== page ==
Friday, May 18, 2018
'Drama 4 in 1 Collection-John Travolta' Blu-ray: Diverse Films Are The Ones That You Want
Mill Creek Entertainment further shows its increasing cult-oriented diversity with the 2-disc May 1, 2018 Blu-ray release of "Drama 4 in 1 Collection-John Travolta." These films mostly from the early 2000s resurrection of the career of the star of "Saturday Night Fever," Grease," and "Pulp Fiction" include marathon-worthy quirky films.
"A Love Song For Bobby Long" (2004) is a good starting point because it arguably is the least-known of the four films and inarguably is the most entertainingly bizarre. Jersey boy Travolta stars in this character study of the titular stereotypical grey-haired Southern Gothic alcoholic washed-up womanizing former acclaimed literature professor. His current disgrace includes living in a squalor in a crumbling New Orleans house with former worshiping student/current cranky nursemaid Lawson Pines. Former castmate of fresh-off-the-boat royal Meghan Markle Garbriel Macht plays Pines.
Much of the action revolves around young free-spirit/future trainwreck Pursy Will (Scarlett Johansson) moving in with the boys on inheriting a share of their home. Her not-so-surprising history with Long that is revealed near the end of the film makes his behavior on her joining the group really creepy.
Seeing Travolta play both his true age and a Southern is unintentionally amusing. The bigger picture is that this imitation of a Tennessee Williams plays offers a fun change of pace regarding both the Creek collection and most films in general.
The period piece noir film "Lonely Hearts" (2006) is the second most odd movie in the collection. Travolta plays truer to form in his role as washed-up New York homicide detective Elmer Robinson. Seeing famous wiseguy portrayor James Gandolfini cross over to the other side of law enforcement to play past and future Robinson partner Charles Hilberbrandt is even more terrifically unusual.
This moderatelyboiled tale has Hilberbrandt recruiting Robinson back into the game from his voluntary exile to a desk job in the wake of significant trauma. The impetus for this rebirth is the apparent suicide of a single woman who lacks any clear motive for ending her life.
The evidence soon points the boys in plainclothes in the direction of awesomely tortured psychotic Ray Fernandez (Jared Leto), who is one of the "Lonely Hearts Killers." His partner in breaking hearts and skulls is equally twisted "sister" Martha Beck (Selma Hayek), who stands by her man and eliminates any competition for his affection with extreme prejudice. Watching them prey on the lonely provides awesome perverse fun.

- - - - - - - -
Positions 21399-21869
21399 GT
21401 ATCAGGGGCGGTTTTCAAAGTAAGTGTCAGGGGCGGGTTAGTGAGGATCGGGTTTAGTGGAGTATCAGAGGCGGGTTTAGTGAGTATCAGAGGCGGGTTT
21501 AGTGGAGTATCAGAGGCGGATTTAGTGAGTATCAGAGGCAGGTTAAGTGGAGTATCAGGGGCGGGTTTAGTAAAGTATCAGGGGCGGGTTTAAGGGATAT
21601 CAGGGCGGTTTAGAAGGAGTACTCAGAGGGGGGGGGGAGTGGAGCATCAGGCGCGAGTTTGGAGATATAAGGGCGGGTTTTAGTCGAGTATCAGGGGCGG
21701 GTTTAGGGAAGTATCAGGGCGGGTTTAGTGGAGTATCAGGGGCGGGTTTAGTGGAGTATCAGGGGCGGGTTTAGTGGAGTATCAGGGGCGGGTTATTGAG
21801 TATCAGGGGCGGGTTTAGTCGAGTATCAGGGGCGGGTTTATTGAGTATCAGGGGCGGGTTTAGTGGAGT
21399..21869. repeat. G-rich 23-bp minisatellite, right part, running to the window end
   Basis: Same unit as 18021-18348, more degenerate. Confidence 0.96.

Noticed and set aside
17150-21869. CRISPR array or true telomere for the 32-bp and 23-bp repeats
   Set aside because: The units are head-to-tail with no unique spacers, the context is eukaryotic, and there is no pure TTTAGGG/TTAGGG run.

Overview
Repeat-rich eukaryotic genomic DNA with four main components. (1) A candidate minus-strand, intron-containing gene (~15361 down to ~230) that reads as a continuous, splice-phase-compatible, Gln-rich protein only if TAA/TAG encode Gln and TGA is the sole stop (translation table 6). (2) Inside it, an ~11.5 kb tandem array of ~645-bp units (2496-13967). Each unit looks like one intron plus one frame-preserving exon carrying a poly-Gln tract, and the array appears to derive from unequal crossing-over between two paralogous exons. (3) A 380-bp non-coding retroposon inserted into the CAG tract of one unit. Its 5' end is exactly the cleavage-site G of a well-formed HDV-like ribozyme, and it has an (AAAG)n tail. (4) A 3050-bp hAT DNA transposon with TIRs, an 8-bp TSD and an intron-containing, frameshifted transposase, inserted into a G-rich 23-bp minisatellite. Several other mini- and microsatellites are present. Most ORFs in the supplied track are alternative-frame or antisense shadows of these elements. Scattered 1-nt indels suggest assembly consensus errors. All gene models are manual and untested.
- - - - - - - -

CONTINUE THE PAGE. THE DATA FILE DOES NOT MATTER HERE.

The recommended third film in this Travoltafest is the better-known "Basic" (2003). The washed-up alcoholic whom Travolta plays this time is former Army ranger/current disgraced DEA agent Thomas Hardy. He is living in squalor in Panama awaiting the outcome of a DEA bribery investigation when Army buddy Styles (Tim Daly) calls him in to help with a ticking clock investigation of the mayhem and bloodshed related to an incident during a jungle training exercise in the middle of a hurricane.
The drama includes the death of a hated sergeant, the conflicting stories of soldiers who do not adhere to the "Band of Brothers" mentality (or to no man left behind), illegal activity, and a gay soldier whom Hardy aptly notes does not receive the benefit of the "don't ask don't tell" policy of the day.
"Basic" does not have a dull moment and includes mostly sublime reveals with great surprises at the end.
"Perfect" (1985) aptly is the ideal choice for the last film in this marathon. Initially, it wonderfully represents the Travolta films of the '80s that include "Urban Cowboy" and "Two of a Kind." It additionally allows Millennials a good chance to see what they missed by not living through the "Me" decade. A fun aspect of this is having a soft rock star being so vain as to play herself in a cameo.
Travolta plays hard-news "Rolling Stones" reporter Adam, whose current priority is a story on a criminal trial of a reclusive computer company owner. Part of the deal for traveling from New York to Los Angeles for that story is simultaneously writing a softer story on how health clubs are the single bars of the '80s. One spoiler is that the men are even blonder, buffer, tanner, and have better hair than the women. The one surprise is that all of these Adonises have no interest in each other beyond gangbanging "the most used piece of equipment in the club."
Jamie Lee Curtis fills in for Olivia Newton John as former champion swimmer/current aerobics instructor/love interest Jessie. Her conflict with Adam relates to trust regarding his story not making her and her co-workers look bad. Of course, there are wacky misunderstandings that lead to traumatic confrontations that awesomely relate to true lies and anything but love.
The common thread that makes these films great is the camp factor related not only to Travolta perfectly playing a meathead but both character and actor seemingly being unaware of that aspect of reel and real life.
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